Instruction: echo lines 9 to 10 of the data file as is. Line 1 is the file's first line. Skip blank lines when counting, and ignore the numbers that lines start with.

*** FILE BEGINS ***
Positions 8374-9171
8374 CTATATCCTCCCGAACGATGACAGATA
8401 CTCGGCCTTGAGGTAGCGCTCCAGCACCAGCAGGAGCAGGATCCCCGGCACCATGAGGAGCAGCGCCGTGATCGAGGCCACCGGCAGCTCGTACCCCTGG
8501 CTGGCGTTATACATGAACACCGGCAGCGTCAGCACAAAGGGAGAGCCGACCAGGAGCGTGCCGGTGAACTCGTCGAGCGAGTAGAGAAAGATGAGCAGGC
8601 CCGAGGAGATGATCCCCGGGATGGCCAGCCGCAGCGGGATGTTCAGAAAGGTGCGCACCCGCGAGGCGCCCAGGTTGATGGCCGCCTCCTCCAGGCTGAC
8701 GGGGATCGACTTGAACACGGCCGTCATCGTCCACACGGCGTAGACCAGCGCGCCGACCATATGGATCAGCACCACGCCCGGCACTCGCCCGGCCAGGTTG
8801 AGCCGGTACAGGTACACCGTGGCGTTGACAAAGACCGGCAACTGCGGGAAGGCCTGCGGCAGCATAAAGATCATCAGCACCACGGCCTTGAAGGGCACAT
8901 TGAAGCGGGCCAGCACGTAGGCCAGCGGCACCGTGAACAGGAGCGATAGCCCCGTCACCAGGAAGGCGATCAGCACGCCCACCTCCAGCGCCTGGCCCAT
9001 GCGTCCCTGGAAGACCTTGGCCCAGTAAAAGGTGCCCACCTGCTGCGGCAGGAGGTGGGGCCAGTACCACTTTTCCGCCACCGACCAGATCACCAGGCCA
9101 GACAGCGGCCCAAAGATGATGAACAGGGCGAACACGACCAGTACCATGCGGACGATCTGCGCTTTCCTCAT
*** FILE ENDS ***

9001 GCGTCCCTGGAAGACCTTGGCCCAGTAAAAGGTGCCCACCTGCTGCGGCAGGAGGTGGGGCCAGTACCACTTTTCCGCCACCGACCAGATCACCAGGCCA
9101 GACAGCGGCCCAAAGATGATGAACAGGGCGAACACGACCAGTACCATGCGGACGATCTGCGCTTTCCTCAT